Tip: Consider dynamic keyword insertion. It automatically drops the exact keyword into your headline, and it’s best used in your highly-specific ads for products or services that you offer.
When the ad on a “print your own t-shirts” search tells them that they can indeed print their own t-shirts, you can expect a qualified visitor clicking through to your site.
Be enticing and clear about what you can do for the reader. You have 2 lines (of 35 characters each) to describe your offer.
Your ad body copy is your shot at getting someone to understand what you offer and then click through to learn more or to take advantage of that offer. Anything vague or mysterious can only waste your money on clicks from high bounce rate visitors.
When you are setting up your account, be prepared with ad variations for different keyword groups. This might be a product line or different services. For example, your ads for “print your own t-shirts” would be different from your ads for “custom kids t-shirts” since the reader has a specific product in mind.
High-performing ads get customers to your site, and you pay for them whether or not the visitor buys (or signs up). That means to be successful overall, your ads need to point to a strong, relevant landing page that delivers on what the ad promised.
The great thing about the display URL is that it does not have to be the actual landing page URL. You can take advantage of this and use it to your marketing advantage, by creating a display URL like www.mysite.com/keyword-you-searched-for. (Any matching keywords in the URL usually get automatically bolded in the results, too!)
Most sites do keep the same domain in the display URL as in the actual destination URL. It’s a good practice.
Adjust Default Settings
We usually accept default settings as the easiest path when starting something new. In Google Ads, they aren’t always in your campaign’s best interests and could cost you money.
Before you launch a new Google Ads campaign, you might want to turn some of those off (or edit). Here are the most important tips to remember.
Don’t go for the combo deal.
Google suggests that you start with a package deal -- search and display advertising.
The display setting will eat through your budget before you’ve had a chance to find your groove.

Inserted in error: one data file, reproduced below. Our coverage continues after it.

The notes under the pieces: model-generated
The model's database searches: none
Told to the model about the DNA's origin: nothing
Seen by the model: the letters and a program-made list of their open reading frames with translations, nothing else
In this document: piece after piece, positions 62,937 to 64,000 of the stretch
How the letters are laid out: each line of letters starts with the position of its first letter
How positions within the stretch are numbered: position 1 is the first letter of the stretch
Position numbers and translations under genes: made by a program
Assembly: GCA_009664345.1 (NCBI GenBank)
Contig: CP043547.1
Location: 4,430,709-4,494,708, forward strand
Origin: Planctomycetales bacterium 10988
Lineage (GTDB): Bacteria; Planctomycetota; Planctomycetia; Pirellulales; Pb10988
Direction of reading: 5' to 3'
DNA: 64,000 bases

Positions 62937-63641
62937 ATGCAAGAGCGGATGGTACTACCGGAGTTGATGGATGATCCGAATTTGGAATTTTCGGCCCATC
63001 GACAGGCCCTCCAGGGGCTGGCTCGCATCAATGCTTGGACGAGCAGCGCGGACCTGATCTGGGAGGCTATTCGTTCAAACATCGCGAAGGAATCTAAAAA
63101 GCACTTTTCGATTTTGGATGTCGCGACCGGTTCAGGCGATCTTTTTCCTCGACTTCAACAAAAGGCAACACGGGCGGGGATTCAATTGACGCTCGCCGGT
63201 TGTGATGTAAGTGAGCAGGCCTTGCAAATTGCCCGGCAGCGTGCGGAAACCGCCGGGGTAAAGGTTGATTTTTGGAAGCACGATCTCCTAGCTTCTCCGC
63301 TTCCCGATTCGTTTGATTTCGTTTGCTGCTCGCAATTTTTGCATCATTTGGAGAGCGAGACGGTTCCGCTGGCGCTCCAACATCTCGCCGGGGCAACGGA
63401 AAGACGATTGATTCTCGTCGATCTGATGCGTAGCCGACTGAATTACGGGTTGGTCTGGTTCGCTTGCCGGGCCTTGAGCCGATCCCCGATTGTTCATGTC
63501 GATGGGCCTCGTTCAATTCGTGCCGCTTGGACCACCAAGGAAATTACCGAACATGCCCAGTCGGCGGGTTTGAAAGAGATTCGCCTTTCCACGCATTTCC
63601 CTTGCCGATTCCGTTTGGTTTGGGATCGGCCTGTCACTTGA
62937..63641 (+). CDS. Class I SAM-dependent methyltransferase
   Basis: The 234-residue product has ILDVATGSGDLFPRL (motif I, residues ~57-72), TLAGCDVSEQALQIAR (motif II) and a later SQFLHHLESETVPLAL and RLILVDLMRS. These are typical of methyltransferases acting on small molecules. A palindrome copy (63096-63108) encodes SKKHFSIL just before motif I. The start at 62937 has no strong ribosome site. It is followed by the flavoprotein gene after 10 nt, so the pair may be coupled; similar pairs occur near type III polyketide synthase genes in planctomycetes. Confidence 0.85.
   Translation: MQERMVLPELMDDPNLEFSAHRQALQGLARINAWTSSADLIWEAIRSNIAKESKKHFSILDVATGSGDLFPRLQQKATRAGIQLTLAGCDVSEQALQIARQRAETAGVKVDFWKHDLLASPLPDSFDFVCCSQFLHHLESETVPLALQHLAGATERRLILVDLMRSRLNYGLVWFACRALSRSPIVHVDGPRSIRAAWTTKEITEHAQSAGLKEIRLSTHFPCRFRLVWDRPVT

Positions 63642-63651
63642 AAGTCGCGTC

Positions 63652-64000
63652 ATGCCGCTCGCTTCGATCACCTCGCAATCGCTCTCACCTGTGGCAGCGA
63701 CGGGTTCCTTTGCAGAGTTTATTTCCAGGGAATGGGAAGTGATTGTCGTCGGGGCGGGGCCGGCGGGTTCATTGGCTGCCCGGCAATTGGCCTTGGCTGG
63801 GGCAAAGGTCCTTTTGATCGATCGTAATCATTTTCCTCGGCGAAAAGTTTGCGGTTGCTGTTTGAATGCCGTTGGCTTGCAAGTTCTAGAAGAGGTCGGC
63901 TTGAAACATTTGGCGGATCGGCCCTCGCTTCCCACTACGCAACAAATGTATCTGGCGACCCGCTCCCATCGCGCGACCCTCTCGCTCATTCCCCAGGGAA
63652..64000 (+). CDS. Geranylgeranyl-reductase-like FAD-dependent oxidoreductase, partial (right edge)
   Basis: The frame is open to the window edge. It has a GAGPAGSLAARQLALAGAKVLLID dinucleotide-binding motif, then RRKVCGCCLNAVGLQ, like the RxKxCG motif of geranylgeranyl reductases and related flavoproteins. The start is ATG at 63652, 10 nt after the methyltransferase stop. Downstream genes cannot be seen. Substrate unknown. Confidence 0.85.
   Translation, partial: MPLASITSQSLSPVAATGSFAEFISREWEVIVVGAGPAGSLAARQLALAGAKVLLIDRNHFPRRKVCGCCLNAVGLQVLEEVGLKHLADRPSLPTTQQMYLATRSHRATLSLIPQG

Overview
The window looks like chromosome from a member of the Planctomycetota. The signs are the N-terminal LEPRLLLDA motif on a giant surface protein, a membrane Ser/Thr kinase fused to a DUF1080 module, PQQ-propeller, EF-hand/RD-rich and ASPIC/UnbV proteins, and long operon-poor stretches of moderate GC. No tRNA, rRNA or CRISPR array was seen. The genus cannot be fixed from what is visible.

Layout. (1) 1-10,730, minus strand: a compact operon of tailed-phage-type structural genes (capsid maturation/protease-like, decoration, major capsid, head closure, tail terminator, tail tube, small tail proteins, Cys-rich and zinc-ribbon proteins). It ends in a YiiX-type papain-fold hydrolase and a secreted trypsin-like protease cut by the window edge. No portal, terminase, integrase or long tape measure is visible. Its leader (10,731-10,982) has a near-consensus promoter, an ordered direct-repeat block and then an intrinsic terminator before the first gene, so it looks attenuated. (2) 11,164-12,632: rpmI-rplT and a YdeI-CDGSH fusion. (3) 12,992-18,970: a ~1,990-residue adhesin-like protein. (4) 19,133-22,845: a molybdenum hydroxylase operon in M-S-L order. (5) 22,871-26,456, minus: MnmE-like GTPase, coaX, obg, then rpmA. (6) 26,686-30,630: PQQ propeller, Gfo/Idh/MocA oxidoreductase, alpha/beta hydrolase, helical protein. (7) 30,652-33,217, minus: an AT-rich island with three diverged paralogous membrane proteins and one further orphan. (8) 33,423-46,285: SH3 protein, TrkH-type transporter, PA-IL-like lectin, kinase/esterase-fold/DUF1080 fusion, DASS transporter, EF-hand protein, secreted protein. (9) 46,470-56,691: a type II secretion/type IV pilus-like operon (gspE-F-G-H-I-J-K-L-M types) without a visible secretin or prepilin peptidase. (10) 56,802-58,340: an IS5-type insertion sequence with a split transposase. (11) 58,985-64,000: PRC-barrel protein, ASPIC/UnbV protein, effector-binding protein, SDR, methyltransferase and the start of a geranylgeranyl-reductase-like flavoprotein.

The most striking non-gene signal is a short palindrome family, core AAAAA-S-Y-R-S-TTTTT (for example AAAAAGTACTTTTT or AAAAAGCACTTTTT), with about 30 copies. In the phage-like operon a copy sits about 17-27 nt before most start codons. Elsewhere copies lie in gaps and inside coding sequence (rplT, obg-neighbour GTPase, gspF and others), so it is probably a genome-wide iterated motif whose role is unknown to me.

Choose "All Features"
Once you select the search network, it turns on the Google Ads Campaign Default Settings. Added-on features like these can cloud the process when you're just starting. We suggest that, here, you turn on “All features.”
This will give you a few more choices that make sense at this stage.
Expand your extension options
The hidden extensions are a bit more advanced and probably used more once you’ve got a campaign underway. I can see Google’s reason for cutting potential distractions, but they might be a good fit for you. Decide for yourself. These are the options you would otherwise miss:
- App - This shows up on mobile and tablet searches, letting you connect your ad to your app.
- Reviews - Your ads can include customer feedback from 3rd party review sites.
- Callouts - This is additional information to highlight a unique service like “free shipping” or “price matching.”
- Structured Snippets - Pull details about a product or an offer from your landing page into your ad.
- Site links extensions offer extra real estate for your ads and help your ads stand out a bit more. Also, they provide links to possibly more relevant content
Here are more options that come available when you turn on “all features.”
- The schedule setting is a budget stretcher. It helps you reach people at the right time. It also starts and ends your campaign if you need to run your ads across specific dates.
- Ad delivery/ad rotation - You can run multiple ads for the same search. It lets you try new messaging or spread out what you want to say. (See more details below.)
- Dynamic search ads - This is a unique setting for businesses with many products or services. Google Ads will serve up content from your landing pages (that Google has indexed) to match the search.
- Responsive search ads – You'd pack the possible headlines and descriptions for an ad and give Google the flexibility to serve up different combinations. That might include multiple headlines working together, so write very different variations.
- Campaign URL options - Give you flexibility to add tracking codes to your URLs.
A word about ad delivery/ad rotation
There is some tricky language in the ad rotation options that could give you a false sense of confidence.
Unless you have a short amount of time to manage this campaign, avoid the auto-optimize options. They’re tempting, but you need objective data to really know what is working well. Remember, testing is crucial to your business success.
Rotate your ads evenly until you have enough feedback about click through rates, conversions, and costs to choose a winning message.
Target a location
The default setting captures a broad group. If you have location-based products or services, a targeted location is a good way to save money from clicks that aren’t likely to convert.
If you don’t want to show ads to anyone outside of your geographic coverage area, be sure to choose “people in my targeted location.”
Don’t scroll past this one. It’s shown as “Location Settings (Advanced).”
Understand Who Search Partners Are
Google turns on “Search Partners” by default. It’s important that you learn more about where your ad might appear outside of a Google search result page.
Other than YouTube, Google doesn’t clearly state the full list of their search partners, but it mentions that there are hundreds of qualifying sites. That includes sites that use the Google search tool on their page as well as other search engines like AOL and Ask.com.
That expands the potential reach of your ads, and click through rates on those sites do not affect your overall Quality Score. However, Google leaves room for adjustment when it states that your ad might appear on "other pages related to the person's search."